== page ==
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08-06-2016, 02:26 AM   #1591

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QuoteOriginally posted by Logics Quote
I had a misunderstanding about what you meant here but let us not mix things up. Pentax PixelShift takes you from a 14-bit RAW to a 42-bit RAW. PS was not designed for dynamic range increase, but for detail and colour accuracy increase. With 42-bits of data at each pixel, that is a great deal of dynamic range.
No this isn't 42EV of luminance information (what dynamic range is basically about) whatever the light frequency used (red, green or blue). This is at best 4X more dynamic range. So a best 4X would be 2EV if we were using photosites without color filters. Here it is less because colors frequencies are filtered. If we suppose that at photosite level the dynamic rnage is matching the number of bits of the file format, they we get a theoretical max of 16EV of dynamic range. Not 42.

If you take different exposures, you get much more information of that dynamic range because you record different part of the signal. But taking 5 pictures separated by 2EV each, you actually get 8EV of dynamic range. Pixel shift use the same strategy but for light frequency, not dynamic range. You can't have it all. Would you want both, then you'd get 4x5 = 20 image with pixel shift and different exposures.

Last edited by Nicolas06; 08-06-2016 at 11:34 PM.
08-08-2016, 02:28 AM - 1 Like   #1592
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QuoteOriginally posted by Nicolas06 Quote
No this isn't 42EV of luminance information
QuoteOriginally posted by Nicolas06 Quote
You can't store this information in a single raw/jpeg but a standard exist for 32 bit per pixel HDR files instead of 8bit jpeg or 12,14 or 16 bit raws.
I never said that nor suggested that PS stored 42EV of luminance. I specifically said that it was 42-bits per pixel or 14-bit per (R,G,B) per pixel. I also stated that a 32-bit per pixel file is still 8-bits per (R,G,B,A) per pixel and a 48-bit per pixel file is 12-bits per (R,G,B,A) per pixel. Exposure stacking by taking several exposures, e.g., one at -2EV, one at 0EV and one at +2EV then stacking them, still gives you only one colour per pixel, the actual luminance (and eventual colour) is still approximated at each pixel, and you still end up with three files out of camera. Stacking five gives you five files out of camera so the workflow has 3-5 times more data which still has approximated luminance and colour. PS gives one file out of camera with accurate colour and luminance data at 4x file size but simplified workflow.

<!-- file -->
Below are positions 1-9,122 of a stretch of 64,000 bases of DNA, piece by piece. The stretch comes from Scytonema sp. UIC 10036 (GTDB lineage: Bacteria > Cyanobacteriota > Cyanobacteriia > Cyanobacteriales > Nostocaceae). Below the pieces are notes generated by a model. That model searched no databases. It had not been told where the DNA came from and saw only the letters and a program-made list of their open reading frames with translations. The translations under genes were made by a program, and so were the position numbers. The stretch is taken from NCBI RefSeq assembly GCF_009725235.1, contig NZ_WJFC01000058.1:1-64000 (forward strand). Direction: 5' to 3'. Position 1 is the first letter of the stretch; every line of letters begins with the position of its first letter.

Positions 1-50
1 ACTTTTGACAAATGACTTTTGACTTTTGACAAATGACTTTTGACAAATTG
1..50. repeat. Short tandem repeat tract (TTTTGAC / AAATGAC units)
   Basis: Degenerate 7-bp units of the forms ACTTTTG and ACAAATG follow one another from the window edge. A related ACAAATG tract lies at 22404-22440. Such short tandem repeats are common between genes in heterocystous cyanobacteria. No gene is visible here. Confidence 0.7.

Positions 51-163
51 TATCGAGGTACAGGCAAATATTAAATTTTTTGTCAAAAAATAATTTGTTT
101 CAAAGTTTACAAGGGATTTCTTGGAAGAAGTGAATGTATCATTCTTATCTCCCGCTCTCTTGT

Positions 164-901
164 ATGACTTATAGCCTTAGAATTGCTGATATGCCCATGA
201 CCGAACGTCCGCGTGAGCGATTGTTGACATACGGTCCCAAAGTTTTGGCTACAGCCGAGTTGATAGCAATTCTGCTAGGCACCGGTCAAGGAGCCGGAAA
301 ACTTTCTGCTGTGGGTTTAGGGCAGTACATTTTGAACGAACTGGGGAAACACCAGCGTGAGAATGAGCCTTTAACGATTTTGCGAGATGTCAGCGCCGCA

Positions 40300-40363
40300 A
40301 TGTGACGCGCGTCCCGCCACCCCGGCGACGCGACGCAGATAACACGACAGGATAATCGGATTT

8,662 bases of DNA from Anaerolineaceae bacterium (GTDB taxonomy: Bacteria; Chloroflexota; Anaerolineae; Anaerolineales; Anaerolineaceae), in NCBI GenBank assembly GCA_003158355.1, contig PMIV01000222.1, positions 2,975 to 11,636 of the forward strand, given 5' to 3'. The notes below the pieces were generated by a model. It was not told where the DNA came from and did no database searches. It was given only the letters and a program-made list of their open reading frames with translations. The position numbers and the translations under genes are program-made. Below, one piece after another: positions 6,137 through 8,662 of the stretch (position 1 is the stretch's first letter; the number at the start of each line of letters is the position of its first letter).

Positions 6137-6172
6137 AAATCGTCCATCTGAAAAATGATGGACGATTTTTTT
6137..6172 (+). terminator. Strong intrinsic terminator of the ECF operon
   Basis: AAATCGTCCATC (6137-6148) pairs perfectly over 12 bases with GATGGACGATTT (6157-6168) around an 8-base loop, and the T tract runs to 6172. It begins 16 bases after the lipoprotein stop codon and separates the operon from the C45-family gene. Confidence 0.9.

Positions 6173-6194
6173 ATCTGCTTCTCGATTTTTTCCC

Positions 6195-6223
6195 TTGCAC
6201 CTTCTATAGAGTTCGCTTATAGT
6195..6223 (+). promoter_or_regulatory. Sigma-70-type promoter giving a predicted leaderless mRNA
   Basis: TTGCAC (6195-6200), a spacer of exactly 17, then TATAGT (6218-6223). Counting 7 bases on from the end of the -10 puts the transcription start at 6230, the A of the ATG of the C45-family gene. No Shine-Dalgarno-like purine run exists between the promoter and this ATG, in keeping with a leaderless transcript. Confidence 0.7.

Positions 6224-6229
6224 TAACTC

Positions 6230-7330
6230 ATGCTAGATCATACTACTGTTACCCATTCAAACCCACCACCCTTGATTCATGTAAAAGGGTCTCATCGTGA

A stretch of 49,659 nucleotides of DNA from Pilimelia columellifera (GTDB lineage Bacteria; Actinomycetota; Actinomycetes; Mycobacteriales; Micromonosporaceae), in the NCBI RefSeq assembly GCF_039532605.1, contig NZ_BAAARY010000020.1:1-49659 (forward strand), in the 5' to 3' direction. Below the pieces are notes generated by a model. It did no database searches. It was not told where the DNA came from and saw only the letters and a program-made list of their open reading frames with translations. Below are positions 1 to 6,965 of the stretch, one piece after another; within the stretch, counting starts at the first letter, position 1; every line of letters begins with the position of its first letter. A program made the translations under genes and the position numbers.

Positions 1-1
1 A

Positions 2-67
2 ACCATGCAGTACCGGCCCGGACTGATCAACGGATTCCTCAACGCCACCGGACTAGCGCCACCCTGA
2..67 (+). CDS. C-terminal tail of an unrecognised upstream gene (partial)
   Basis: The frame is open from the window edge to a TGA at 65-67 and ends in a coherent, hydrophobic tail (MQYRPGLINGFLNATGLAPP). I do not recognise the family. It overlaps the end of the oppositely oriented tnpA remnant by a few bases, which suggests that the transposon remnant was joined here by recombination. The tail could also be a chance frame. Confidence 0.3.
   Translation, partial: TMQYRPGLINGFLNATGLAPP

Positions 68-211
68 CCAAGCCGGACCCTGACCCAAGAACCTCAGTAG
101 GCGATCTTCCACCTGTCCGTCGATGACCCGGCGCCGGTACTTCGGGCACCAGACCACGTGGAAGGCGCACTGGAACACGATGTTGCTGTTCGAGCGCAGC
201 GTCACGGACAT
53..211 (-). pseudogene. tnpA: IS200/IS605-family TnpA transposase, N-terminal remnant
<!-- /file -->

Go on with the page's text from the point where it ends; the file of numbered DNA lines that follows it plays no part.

As for OpenEXR, the HDR file format developed and used by ILM (and most others) boasts,
QuoteOriginally posted by OpenEXR:
“OpenEXR's features include: Higher dynamic range and color precision than existing 8- and 10-bit image file formats….”
Note that it did not mention 12-bit image file formats (which it arguably equals) nor 14-bit image formats (which beat it). That being said, it continues to say that it also supports a 16-bit float, a 32-bit integer, and a 32-bit float. But normal format is a 16-bit float because,
QuoteOriginally posted by OpenEXR:
32-bit floating-point TIFF is often overkill for visual effects work. 32-bit FP TIFF provides more than sufficient precision and dynamic range for VFX images, but it comes at the cost of storage, both on disk and in memory.
This is how it is described:
QuoteOriginally posted by OpenEXR:
ILM decided to develop a new HDR file format with 16-bit floating-point color component values. Since the IEEE-754 floating-point specification does not define a 16-bit format, ILM created the "half" format. Half values have 1 sign bit, 5 exponent bits, and 10 mantissa bits. For linear images, this format provides 1024 (2^10) values per color component per f-stop, and 30 f-stops (2^5 - 2), with an additional 10 f-stops with reduced precision at the low end (denormals).
In other words, it sacrifices colour data precision for increased luminance detail in the shadows. That is fine, considering the range for a reflected projected image and the way the human eye works. We see more luminance detail in low light but far less colour accuracy while we see great colour in bright light but less luminance detail. ILM and other movie studios really need the luminance detail for PP work and small file sizes are important when you have hours of footage at 24 individual images per second. Pentax's 42-bit integer PS files are larger with less luminance but more accurate colour in shadows (and are not shot at more than 4.3 individual images per second). This is great for when you want to pull out shadow details but keep its colour accuracy.

So using EXR at 32-bit integer, we get (signed) 10-bit per (R,G,B)+T per pixel (the pixel is either visible or invisible) or (unsigned) 8-bit per (R,G,B,A) per pixel (the pixel has 256 levels of transparency from invisible to opaque). Still not better than 42-bit unsigned (R,G,B) or 48-bit unsigned (R,G,B,A). Otherwise, we increase luminance drastically (dynamic Range) by sacrificing shadow colour significantly for 16-bit float. Or, we can choose to not sacrifice colour by going to 32-bit floating point. not to mention, more processing power needed for floating point colour components.

tl;dr →
Bracketing and storing in a HDR format over using one large 42-bit PS PEF/DNG either creates
① large sets of files (original bracketed shots plus post-processed composited HDR int file) with less dynamic range, complicating your workflow or
② a large set of files (original bracketed shots) plus one final image (post-processed composited HDR fp file) with colour detail lacking in the shadows but immense luminance detail (dynamic range), requiring intense processing power, complicating your workflow.

Last edited by Logics; 08-08-2016 at 02:36 AM.

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